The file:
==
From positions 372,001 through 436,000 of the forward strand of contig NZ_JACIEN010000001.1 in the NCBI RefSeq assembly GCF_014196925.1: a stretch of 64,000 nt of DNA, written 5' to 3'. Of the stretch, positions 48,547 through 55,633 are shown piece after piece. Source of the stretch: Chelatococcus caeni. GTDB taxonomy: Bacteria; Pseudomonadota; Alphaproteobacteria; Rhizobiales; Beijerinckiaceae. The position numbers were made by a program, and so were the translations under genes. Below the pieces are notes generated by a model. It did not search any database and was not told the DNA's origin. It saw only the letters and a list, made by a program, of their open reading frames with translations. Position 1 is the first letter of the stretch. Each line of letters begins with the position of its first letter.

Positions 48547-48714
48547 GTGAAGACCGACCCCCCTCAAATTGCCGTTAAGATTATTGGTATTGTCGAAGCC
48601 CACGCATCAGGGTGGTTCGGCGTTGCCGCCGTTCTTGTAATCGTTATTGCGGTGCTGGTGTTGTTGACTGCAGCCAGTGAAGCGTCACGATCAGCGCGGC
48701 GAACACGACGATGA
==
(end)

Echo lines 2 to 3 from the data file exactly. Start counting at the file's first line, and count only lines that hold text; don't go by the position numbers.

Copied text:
Positions 48547-48714
48547 GTGAAGACCGACCCCCCTCAAATTGCCGTTAAGATTATTGGTATTGTCGAAGCC